There were some journals earlier but Andhra Patrika, started as a periodical in Bombay in 1908 soon became popular because the founder, P. K. Nageswara Rao Pantulu, himself an eminent scholar, sent copies free to libraries and reading rooms all over Andhra. The contents of the periodical reflect the history of Telugu during the 20th century. The Patrika was shifted to Madras in 1914 and became a daily. On Nageswara Rao's death in 1938, his son-in-law, Sambu Prasad, took over. In 1965 it was again shifted to Vijayawada. The paper was dominant in spreading Gandhiji's ideals in the nooks and corners of Andhra. The memory of Andhra Patrika remains a matter of pride to Telugus.

Apart from nationalist ideals, one other subject that occupied the attention of the founders of Telugu newspapers was the style of the language. There were simple styles as in Vemana's verses or the Sumathi Satakam. Even Pothana's Bhaghavatham can be said to be in a simple style of Telugu, compared to poets like Nannaya, or Srinatha. But grammarians, especially during the 19th century, locked up the language in an ununderstandable literary straight jacket that caused a large-scale revolt in the early 20th century. The most notable of the scholars who led this movement were Gurjada Apparao and Gidugu Ramamurthi. Their main rival was the Parishat Patrika, in which such eminent scholars as Jayanti Ramayya Pantulu, Veeresalingam, Vedam Venkatraya Sastri and others stoutly opposed what they felt was debasing the language in the name of simplification. Their fears to some extent have been justified by the success of the votaries of ``as we speak we write''. Some sort of poetic justice can be seen in the writings of these people which, submerged in an ocean of colloquialism, make little sense to Telugu readers themselves and can be understood only if translated into better Telugu or even into English. There have been many other newspapers and periodicals that came to prominence in the first half of the 20th century. Some of these are - Krishna Patrika, Golconda Patrika, Andhra Prabha, Andhra Sahitya Parishat Patrika, and Bharathi (monthly). Nearly a hundred names are to be found in the list of the newspapers and periodicals of the 20th century.


The whole Orissa heralded a new era of journalism with the introduction of a handwritten newspaper called 'Kujibar Patra' edited by Sadhu Sunder Das, a social reformer of that time in 1769. The same newspaper had irregular frequency (sometimes daily, weekly, and fortnightly) was being published from Kujibar Ashram near Chowdwar. Since the printing machine was not available in Orissa, it was written on coarse paper in Oriya language and distributed in different central places of bazaars, the missionary centres and mission homes of Cuttack town and to the rulers and disciples. This hand-written newspaper had such a great influence on the then missionary activities that the missionaries were translating the news items and sending to London and those were published and commented in London Baptist Missionary Reports and Journals. Rev. A. Sutton had a remarkable piece of translation from the 'Kujibar Patra' in 1927 which was sent to the Baptist Mission in London. It is believed that some copies of Kujibar Patra is at present available at India House Library in London.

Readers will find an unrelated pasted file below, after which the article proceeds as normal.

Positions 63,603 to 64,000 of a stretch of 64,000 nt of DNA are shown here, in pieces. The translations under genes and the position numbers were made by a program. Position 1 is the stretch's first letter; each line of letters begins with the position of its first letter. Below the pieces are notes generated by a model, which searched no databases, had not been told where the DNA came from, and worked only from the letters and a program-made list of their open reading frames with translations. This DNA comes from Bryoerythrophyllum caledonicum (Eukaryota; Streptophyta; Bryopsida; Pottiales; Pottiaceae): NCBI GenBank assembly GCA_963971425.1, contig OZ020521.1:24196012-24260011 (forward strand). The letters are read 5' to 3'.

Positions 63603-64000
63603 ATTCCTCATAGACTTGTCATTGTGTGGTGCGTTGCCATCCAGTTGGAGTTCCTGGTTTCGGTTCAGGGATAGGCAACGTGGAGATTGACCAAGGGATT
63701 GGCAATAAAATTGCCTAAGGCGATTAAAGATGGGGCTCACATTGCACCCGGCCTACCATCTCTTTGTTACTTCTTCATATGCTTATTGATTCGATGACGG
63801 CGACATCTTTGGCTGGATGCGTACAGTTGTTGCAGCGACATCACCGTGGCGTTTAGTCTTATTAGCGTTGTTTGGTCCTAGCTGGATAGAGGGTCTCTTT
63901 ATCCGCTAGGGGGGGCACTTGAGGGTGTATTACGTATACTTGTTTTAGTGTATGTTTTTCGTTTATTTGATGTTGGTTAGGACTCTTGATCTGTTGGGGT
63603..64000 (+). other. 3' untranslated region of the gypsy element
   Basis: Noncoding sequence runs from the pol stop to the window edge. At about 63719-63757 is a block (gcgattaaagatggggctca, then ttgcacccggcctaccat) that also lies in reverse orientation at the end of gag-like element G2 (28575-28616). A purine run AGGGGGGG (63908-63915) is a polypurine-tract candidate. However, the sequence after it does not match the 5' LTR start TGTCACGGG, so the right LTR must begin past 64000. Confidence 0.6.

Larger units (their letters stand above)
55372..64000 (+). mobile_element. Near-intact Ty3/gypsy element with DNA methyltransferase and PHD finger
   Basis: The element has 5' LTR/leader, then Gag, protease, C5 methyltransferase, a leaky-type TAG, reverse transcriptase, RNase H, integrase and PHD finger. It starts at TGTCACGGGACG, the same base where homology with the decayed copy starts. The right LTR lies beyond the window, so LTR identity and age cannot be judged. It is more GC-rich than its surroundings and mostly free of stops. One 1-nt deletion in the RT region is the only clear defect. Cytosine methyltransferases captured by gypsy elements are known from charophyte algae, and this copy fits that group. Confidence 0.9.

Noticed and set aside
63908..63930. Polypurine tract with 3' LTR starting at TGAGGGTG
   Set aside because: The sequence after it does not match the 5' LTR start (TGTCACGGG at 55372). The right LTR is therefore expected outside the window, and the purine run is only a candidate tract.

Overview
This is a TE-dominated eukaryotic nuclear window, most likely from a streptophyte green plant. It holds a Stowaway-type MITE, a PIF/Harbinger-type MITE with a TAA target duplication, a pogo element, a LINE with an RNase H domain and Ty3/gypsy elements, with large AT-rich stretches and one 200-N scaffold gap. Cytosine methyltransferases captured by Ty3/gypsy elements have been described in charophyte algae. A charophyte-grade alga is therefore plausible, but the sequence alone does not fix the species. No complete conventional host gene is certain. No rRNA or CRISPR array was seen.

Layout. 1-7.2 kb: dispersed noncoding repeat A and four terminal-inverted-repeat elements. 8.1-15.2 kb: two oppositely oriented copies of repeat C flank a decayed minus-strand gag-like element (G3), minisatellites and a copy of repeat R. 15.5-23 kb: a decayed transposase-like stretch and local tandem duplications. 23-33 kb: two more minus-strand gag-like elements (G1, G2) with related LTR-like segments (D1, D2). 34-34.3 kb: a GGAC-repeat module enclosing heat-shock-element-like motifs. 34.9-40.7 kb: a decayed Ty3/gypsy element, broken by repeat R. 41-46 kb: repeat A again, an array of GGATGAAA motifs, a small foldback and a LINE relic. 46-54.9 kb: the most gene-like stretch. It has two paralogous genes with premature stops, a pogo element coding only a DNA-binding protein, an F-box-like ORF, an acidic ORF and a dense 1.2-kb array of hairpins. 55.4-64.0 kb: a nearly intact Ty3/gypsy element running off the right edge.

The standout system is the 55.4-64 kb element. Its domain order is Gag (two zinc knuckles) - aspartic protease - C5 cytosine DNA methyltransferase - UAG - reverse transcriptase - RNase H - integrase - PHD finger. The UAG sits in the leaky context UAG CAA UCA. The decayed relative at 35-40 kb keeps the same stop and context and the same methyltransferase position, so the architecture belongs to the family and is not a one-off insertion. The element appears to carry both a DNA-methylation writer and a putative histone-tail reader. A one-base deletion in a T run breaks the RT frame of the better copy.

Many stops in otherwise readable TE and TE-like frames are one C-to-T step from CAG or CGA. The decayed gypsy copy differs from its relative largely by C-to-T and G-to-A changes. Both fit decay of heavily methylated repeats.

In 1869 late Bhagavati Charan Das started 'Utkal Subhakari' to propagate Brahmo faith. Another weekly paper 'Sambad Vahika' was published from Balasore in 1868. The Utkal Society of Cuttack published 'Utkal Hiteisini' in 1869. In the last three and half decades of the 19th century a number of newspapers were published in Oriya, prominent among them were 'Utkal Deepika' 'Utkal Patra' Utkal Hiteisini from Cuttack, Utkal Darpan and Sambada Vahika' from Balasore, Sambalpur Hiteisini (30th May, 1889) from Deogarh. The last named Oriya weekly continued for 34 years under the patronage of Sir Sudhal Deb, Raja of Bamra. In 1879 an Oriya fortnightly newspaper called "Mayurbhanj Pakshika Patrika" was published from Baripada being edited by Haraprasad Das with the financial help of Maharaja Krushna Chandra Bhanja Deo.